Monday, 19 June 2017

Training and Injuries

Training and Injuries

Injuries and illness are a part of life.
This blog comes with an EPIC disclaimer - there are most certainly times when rest is paramount to your recovery. 
However, I would love to explore the EXPERIENCE and our REACTION to injuries. 

There are two things that I LOVE about the experience of injuries as a coach.
1.     The way people react to them, and
2.     The creativity that can be applied to training around them IF the first point isn’t a negative reaction.

I have found there are two types of people. Some people will get an injury, either minor or significant and they will throw the towel in. Exercise will stop. Work will stop. Growth will stop. In fact life comes to a grinding halt. They will use it as that excuse they needed to QUIT. Their goals no longer seem relevant or important because their entire world revolves around this injury. Fear kicks in and suddenly they are no longer capable of even the simplest form of training, long after the injury has recovered. The injury becomes their IDENTITY…

“Hi, I’m John with the bad back,” rather than, “Hi, I’m John and I would love to get strong now that I have recovered from a dodgy back.”

Others will come to me and say…right…game on…let’s find a way to train SOMETHING while my injury heals. Even if it’s my finger, yes, that’s it…let’s train my finger! These people understand that the act of exercise isn’t just the progress they make on each individual day, but the progress they make across their lifetime. And sometimes it’s about the momentum of achieving and maintaining their longer-term goals, not the weight lifted on any given day. They understand that an injury is temporary. They also understand that maintaining regular exercise is just as important for their mental health as it is for their physical health.

What I find myself explaining over and over again is this – with any form of exercise, comes the possibility for an injury/niggle/tweak or pain. Does this mean we choose to live a sedentary life? Or do we rise to the challenge?

I choose rise to the challenge.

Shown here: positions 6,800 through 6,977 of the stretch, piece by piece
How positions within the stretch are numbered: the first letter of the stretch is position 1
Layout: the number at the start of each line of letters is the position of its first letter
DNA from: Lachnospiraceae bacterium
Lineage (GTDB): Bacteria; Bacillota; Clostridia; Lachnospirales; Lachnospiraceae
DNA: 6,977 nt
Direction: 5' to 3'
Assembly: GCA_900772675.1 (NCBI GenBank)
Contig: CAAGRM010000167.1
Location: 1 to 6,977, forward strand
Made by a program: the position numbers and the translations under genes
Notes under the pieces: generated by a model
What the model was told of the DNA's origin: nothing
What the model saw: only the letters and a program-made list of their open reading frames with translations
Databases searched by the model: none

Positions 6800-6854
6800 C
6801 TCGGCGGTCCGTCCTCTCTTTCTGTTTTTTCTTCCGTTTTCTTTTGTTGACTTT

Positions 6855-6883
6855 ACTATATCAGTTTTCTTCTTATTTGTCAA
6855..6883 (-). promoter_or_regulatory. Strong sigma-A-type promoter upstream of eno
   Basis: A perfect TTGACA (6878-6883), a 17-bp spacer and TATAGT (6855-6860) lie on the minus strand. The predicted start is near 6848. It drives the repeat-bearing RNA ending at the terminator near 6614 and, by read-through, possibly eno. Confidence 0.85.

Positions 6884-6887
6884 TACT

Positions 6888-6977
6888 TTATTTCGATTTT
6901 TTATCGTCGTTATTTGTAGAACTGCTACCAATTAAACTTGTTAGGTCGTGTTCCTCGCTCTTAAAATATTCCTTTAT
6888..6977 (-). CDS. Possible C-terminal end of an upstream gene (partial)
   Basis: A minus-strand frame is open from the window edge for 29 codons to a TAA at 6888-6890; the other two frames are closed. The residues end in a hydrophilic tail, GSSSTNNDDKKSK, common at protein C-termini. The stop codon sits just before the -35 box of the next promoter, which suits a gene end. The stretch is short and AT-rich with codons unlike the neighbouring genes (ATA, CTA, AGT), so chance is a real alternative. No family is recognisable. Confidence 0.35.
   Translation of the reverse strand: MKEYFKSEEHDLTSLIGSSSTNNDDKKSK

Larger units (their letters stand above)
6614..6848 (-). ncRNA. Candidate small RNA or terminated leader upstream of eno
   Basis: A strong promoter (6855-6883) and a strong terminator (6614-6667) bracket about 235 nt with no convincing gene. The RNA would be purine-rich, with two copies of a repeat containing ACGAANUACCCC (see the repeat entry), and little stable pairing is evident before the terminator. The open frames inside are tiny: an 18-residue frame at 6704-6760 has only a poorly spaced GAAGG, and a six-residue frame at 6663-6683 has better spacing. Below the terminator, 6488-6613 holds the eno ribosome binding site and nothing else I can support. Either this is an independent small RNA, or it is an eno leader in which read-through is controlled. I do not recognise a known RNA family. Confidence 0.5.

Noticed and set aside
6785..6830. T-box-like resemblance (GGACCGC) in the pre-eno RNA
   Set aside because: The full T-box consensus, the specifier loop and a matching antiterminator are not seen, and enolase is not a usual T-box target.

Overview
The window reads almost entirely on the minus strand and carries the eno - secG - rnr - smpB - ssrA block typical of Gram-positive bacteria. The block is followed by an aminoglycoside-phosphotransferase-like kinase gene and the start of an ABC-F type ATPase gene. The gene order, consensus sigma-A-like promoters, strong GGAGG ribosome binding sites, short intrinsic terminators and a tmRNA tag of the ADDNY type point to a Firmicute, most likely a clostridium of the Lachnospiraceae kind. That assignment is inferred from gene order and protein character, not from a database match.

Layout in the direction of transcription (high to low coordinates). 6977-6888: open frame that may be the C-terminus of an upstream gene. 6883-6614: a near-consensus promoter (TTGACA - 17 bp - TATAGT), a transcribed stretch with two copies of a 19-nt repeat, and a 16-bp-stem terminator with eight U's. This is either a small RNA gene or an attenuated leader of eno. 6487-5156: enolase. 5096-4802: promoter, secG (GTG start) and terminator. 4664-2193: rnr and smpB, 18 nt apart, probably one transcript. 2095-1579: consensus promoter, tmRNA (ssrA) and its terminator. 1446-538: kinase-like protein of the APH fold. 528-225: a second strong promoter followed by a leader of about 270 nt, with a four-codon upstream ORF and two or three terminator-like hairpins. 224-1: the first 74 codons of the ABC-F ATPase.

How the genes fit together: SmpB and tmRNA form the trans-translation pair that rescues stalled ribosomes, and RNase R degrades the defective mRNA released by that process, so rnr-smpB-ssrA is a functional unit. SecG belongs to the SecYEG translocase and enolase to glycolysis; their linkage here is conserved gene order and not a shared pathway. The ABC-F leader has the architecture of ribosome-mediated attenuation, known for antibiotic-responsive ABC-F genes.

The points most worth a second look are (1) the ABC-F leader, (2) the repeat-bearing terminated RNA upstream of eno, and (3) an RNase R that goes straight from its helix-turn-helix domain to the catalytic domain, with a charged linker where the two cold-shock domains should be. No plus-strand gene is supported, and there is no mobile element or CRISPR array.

What’s the alternative? The myriad of health issues that come with being unhealthy, overweight and fatigued.

I love the creativity that comes with my job. I love knowing that no matter what injury is presented to me, there is a way to maintain activity and strength. And if I can’t find a way, there’s a team of physios at my disposal that share this same philosophy. This attitude is rubbing off on my Ritual HQ team of coaches and I LOVE the creativity that is coming from this team. They really are the team to go to if you want to get strong, fit and healthy, no matter what your condition.

My experience with injuries is fairly extensive and diverse. I do tend to push the limits when it comes to my body and I love it. But here’s my disclaimer – there are going to be those times when rest is the best thing for your injury.

But the mistake I see over and over again is resting for so long that the momentum is lost. So ask the question – what CAN I do, rather than what CAN’T I do!

Over the years I have trained through an ankle reconstruction (you still have an upper body, right?), a hysterectomy (I walked at a speed of 4 on the treadmill every day for three months and got myself through three entire seasons of Game of Thrones) and several back and neck injuries (which I usually hurt outside the gym).

Don't mistake DOMS with injuries. DOMS- delayed onset of
muscle soreness is perfectly normal after a solid session!

The secret to maintaining confidence and momentum in the gym through injury is this:
1.     Be extremely proactive with your injury recovery. Seek the right help and invest in your recovery. Don’t assume that it will get better with rest. The world has physios, chiropractors, osteopaths, acupuncturists, massage therapists (the list is fairly extensive) for a reason – to help you when you are experiencing pain
2.     Do Pilates. It will strengthen your core and ultimately protect your back.
3.     Do Mobility training and stretching – often. Especially before, during and after your training.
4.     Understand that strength training is the foundation to a strong body. If you want to be a runner, dancer, cyclist, gardener, or go on those epic walks, lift weights. If you want to focus on cardio, also do some form of quality strength training to support it.
5.     Find a coach who loves a challenge and will get as creative as they need to during your recovery.
6.     Don’t fear injuries. You are more likely to actually hurt yourself if you pre-empt it.
Find a coach who will get super creative with the functional
movements to ensure you progress slowly. Slow progress
is better than NO progress. 
Sadly, what I see more often than not is clients who are just on the brink of extraordinary, and then life throws them a challenge in the form of an injury. Rather than seek treatment, maintain momentum and embrace the challenge – they close the door on their goals and succumb to the cycle of self-sabotage or fear.

I am blessed with an obsessive desire to find a way. I will hunt, seek, research and fight for you until I have found a way to get you strong. I’m not alone – there are many of us who were put on this earth with that purpose. After all, we all deserve to live a wonderfully strong and happy life, so find the person who has the knowledge and the desire to fight for you.

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